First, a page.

It is indeed true that sampling is not a differentiable operation per se. However, there exist two (broad) ways to mitigate this -  The REINFORCE way and  The reparameterization way. Since your example is related to , I will stick my answer to REINFORCE.
What REINFORCE does is it entirely gets rid of sampling operation in the computation graph. However, the sampling operation remains outside the graph. So, your statement
.. how does the gradient passes through a random operation ..
isn't correct. It does not pass through any random operation. Let's see your example
What is the connection between discount factor gamma and horizon in RL.
What I have learned so far is that the horizon is the agent`s time to live. Intuitively, agents with finite horizon will choose actions differently than if it has to live forever. In the latter case, the agent will try to maximize all the expected rewards it may get far in the future.
But the idea of the discount factor is also the same. Are the values of gamma near zero makes the horizon finite?...
ANSWERAnswered 2022-Mar-13 at 17:50
Horizon refers to how many steps into the future the agent cares about the reward it can receive, which is a little different from the agent's time to live. In general, you could potentially define any arbitrary horizon you want as the objective. You could define a 10 step horizon, in which the agent makes a decision that will enable it to maximize the reward it will receive in the next 10 time steps. Or we could choose a 100, or 1000, or n step horizon!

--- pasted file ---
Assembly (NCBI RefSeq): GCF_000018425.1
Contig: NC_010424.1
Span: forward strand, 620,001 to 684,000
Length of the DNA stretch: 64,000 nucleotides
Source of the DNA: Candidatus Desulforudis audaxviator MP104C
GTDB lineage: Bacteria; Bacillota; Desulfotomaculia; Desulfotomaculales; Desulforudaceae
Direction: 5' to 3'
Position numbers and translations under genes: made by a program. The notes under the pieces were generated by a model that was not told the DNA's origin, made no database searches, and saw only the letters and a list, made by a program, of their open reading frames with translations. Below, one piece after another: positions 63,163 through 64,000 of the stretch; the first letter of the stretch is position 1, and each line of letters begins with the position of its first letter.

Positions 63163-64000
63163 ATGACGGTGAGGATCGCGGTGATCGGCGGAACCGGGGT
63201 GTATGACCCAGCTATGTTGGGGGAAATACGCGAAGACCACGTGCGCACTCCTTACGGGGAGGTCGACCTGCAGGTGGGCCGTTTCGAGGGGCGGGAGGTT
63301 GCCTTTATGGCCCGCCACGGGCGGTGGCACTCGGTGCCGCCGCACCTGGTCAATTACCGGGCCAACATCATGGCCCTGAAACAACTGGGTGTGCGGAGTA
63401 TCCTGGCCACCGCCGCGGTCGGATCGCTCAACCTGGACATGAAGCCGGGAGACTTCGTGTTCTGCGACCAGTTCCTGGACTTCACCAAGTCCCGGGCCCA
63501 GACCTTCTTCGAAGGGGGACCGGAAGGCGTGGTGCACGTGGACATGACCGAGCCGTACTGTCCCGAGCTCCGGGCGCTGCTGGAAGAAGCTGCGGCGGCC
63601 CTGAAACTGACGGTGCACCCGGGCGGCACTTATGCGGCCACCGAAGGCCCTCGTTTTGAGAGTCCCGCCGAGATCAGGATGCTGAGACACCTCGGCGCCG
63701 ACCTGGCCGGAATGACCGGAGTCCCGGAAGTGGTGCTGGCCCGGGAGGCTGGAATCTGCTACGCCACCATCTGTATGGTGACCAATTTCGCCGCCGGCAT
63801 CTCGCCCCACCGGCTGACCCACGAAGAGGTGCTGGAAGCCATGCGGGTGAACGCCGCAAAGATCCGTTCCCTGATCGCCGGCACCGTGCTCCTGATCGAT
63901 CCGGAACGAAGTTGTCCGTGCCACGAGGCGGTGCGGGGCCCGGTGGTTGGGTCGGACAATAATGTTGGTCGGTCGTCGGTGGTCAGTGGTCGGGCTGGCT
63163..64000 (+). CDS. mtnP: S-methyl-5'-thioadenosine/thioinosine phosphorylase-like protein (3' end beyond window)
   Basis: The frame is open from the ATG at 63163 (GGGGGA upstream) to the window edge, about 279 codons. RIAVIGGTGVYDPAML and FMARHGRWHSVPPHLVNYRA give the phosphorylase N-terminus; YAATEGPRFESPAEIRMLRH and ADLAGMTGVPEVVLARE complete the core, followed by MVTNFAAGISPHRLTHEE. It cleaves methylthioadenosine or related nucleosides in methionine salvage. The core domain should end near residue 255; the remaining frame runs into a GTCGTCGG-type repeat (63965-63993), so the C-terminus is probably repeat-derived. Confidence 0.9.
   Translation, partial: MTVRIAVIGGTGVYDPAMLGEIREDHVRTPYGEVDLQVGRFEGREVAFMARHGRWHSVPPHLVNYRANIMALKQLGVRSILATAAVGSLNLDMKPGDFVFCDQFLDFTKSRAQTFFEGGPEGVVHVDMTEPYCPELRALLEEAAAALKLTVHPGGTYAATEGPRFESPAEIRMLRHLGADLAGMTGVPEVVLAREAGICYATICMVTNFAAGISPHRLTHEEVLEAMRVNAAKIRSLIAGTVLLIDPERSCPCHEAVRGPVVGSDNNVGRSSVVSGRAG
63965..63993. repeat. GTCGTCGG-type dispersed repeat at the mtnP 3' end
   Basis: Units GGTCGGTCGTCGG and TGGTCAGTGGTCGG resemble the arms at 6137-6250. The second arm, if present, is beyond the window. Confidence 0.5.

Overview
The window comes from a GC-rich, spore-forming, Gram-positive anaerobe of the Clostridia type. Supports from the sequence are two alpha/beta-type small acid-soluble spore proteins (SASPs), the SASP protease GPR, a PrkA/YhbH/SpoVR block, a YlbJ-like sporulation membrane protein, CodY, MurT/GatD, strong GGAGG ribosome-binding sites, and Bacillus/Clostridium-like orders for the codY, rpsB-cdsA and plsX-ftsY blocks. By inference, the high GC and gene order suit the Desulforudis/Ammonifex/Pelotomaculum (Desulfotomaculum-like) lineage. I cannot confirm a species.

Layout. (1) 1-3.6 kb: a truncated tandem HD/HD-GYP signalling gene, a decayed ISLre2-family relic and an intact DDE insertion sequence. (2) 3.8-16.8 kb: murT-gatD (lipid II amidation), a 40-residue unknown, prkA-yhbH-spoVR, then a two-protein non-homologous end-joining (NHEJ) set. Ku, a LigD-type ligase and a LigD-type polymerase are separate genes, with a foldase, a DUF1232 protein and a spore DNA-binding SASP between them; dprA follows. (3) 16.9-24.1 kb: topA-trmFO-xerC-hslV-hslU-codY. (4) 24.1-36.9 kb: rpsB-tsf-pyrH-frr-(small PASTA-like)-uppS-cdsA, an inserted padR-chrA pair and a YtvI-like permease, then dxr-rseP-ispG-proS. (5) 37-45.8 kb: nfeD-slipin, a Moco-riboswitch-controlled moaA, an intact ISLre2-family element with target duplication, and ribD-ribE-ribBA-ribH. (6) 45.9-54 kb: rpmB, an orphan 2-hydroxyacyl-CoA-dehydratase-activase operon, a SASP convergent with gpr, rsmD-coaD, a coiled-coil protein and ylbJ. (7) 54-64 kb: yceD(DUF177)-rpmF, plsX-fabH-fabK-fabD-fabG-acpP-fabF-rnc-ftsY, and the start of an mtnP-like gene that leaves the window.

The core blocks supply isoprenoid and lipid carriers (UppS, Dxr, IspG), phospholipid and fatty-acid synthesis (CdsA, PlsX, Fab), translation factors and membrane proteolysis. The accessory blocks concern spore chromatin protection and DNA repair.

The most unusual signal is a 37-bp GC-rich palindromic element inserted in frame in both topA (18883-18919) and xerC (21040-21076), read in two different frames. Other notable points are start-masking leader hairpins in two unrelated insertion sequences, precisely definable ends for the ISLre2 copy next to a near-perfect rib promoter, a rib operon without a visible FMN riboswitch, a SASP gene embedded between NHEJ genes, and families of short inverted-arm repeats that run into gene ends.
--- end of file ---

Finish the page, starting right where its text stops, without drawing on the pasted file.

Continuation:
Usually, the n-step horizon is defined using n = 1 / (1-gamma). Therefore, 10 step horizon will be achieved using gamma = 0.9, while 100 step horizon can be achieved with gamma = 0.99
Therefore, any value of gamma less than 1 imply that the horizon is finite.
I am trying to set a Deep-Q-Learning agent with a custom environment in OpenAI Gym. I have 4 continuous state variables with individual limits and 3 integer action variables with individual limits.
Here is the code:...
ANSWERAnswered 2021-Dec-23 at 11:19